What Can We Learn From Immediate Cremation Families?
Article by: Barbara Kemmis, Executive Director – Cremation Association of North America
Turn and face the strange
—David Bowie (Changes)
Honey I know, I know, I know times are changing
It’s time we all reach out for something new
That means you too
—Prince (Purple Rain)
As the times change—and the death care industry changes along with them—what can we learn from immediate cremation families? 2016 is rapidly becoming known for a string of high-profile celebrity deaths—and cremations—and there is a lot of useful information to take away from the headlines.
Cremation is the new tradition in the U.S. It is now the preferred method of disposition for most Americans—and why should the rich and famous be any different? More often than not, the mega-stars who died during the past year arranged for an immediate cremation, followed soon after by a private family gathering, with the public celebration of their lives and careers taking place weeks or months later. Do you see a similar trend with the families you serve?
While this trend may not bode well for the traditional funeral home or cemetery business model, be assured that all is not lost. Celebrity funerals may seem like do-it-yourself affairs, but they have staff to plan these events—and, likewise, the families you serve have you.
All the elements of a traditional funeral are still at play. There are gatherings, celebrations, remembrances, committals, and memorializations. But the form these standard elements take is evolving, happening in highly personalized and unusual ways, and, sometimes, only virtually.
This is where your connection to your community is key. Celebrities are famous and news of their deaths spreads across social and traditional media. But the deceased individuals in your neighborhood matter, too. They raised families, built businesses, volunteered their time, and were loved by friends, neighbors, and family members. They deserve to be remembered and celebrated.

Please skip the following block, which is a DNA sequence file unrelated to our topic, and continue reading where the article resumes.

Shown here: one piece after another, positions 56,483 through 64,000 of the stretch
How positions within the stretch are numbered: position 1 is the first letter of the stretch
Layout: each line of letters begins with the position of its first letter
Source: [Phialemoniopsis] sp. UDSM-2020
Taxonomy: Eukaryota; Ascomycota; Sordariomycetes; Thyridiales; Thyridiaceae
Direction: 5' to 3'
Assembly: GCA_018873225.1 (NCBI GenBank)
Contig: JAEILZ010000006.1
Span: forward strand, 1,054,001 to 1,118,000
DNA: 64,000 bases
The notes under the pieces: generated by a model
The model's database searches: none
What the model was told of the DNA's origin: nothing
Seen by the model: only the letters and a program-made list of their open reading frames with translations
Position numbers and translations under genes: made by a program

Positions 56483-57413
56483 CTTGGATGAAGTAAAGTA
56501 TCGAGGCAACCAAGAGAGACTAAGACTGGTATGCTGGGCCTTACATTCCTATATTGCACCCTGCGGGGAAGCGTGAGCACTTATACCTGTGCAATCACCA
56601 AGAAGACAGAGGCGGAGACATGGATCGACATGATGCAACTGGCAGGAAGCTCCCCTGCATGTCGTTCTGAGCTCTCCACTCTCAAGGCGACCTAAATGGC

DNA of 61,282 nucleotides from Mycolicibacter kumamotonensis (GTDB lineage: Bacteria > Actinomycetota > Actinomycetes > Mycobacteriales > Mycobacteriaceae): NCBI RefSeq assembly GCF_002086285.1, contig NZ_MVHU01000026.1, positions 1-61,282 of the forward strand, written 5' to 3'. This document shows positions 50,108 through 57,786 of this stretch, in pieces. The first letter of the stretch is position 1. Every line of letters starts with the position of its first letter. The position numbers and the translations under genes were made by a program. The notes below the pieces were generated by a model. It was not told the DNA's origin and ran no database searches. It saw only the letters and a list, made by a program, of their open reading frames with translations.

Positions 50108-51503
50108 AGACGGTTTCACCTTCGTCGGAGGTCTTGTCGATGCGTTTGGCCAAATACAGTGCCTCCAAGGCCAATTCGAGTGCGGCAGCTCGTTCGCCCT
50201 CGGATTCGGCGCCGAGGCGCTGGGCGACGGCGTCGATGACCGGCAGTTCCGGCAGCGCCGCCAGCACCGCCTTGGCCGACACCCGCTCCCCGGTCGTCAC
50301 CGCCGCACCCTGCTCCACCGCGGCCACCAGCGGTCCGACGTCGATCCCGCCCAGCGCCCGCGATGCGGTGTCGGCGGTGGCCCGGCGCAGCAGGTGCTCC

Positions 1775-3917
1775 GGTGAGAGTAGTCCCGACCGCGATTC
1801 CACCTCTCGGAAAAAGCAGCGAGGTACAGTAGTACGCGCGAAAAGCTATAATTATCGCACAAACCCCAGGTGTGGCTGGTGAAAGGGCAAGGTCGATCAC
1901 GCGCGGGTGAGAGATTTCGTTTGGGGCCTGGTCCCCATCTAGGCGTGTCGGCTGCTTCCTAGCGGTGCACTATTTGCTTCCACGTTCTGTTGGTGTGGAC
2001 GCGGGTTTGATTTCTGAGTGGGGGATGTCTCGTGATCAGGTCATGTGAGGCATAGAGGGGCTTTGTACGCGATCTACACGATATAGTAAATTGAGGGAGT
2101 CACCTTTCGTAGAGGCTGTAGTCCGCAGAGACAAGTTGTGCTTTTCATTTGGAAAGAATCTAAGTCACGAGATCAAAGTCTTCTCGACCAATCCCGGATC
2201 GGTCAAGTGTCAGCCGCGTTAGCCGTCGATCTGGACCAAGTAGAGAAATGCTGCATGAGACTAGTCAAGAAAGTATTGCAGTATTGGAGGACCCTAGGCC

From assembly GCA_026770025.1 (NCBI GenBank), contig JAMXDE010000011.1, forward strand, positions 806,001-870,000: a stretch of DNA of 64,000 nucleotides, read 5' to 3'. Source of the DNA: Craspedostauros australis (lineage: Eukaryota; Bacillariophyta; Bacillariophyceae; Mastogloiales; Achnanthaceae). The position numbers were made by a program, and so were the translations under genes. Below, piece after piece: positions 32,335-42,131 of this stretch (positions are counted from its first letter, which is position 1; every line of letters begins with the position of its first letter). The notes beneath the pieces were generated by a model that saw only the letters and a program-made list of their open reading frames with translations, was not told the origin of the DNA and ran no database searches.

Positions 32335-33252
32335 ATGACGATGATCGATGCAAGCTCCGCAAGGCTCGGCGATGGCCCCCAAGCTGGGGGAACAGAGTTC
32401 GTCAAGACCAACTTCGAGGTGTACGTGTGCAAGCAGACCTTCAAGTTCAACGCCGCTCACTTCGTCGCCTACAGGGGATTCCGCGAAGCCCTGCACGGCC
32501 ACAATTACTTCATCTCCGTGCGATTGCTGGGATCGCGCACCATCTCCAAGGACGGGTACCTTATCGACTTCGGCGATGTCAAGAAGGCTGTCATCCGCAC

Celebrities are memorialized while they are still alive—a star on the walk of fame, induction into a Hall of Fame or the like. Their families and fans have a place to go to remember them and their careers. Where are your families memorialized?
Are you prepared to assist your families in highly personalized and less traditional ways? Do you know how to memorialize a Facebook page or help a family set up a webcasted service? Are you willing and able to sit down with people and find out what they really want and offer creative solutions to fulfill their wishes? Do you even make the attempt to offer these options to immediate cremation families?
The elements of a funeral are still necessary for healthy grieving. Your business can thrive when you become a specialist in the new tradition.
Latest posts by CDFuneralNews (see all)
- Preneed Funeral Sales Advisor - August 11, 2017
- Physicians Mutual Celebrates Preneed Anniversary with NFDA Sponsorship - August 9, 2017
- The Only Good Aftercare Program Is A Consistent One - August 7, 2017
You may be interested
Funeral Homes are Struggling to Keep Their Doors OpenRyan Thogmartin - August 13, 2017
This is a topic and conversation that does not get talked about or covered enough. We all want to put the blame on cremation and ignore the fact that many of the issues facing funeral homes aren't because families choose cremation but because of bad business decisions of many funeral directors who don't want to change or accept cremation.
Preneed Funeral Sales AdvisorCDFuneralNews - August 11, 2017
Premier Funeral Solutions is currently seeking a Preneed Funeral Sales Advisor . Premier Funeral Solutions offers tools and methodologies developed to help…
12 Benefits of Social Media Every Funeral Home Needs to KnowRyan Thogmartin - August 10, 2017
Social media is 'marketing.' It's not the new marketing, it's the current state of marketing, and funeral homes and death care companies can no longer afford to ignore it. There are so many reasons why death care companies need to get their heads out of the sand and start engaging on the platforms used by over 68% of all Americans.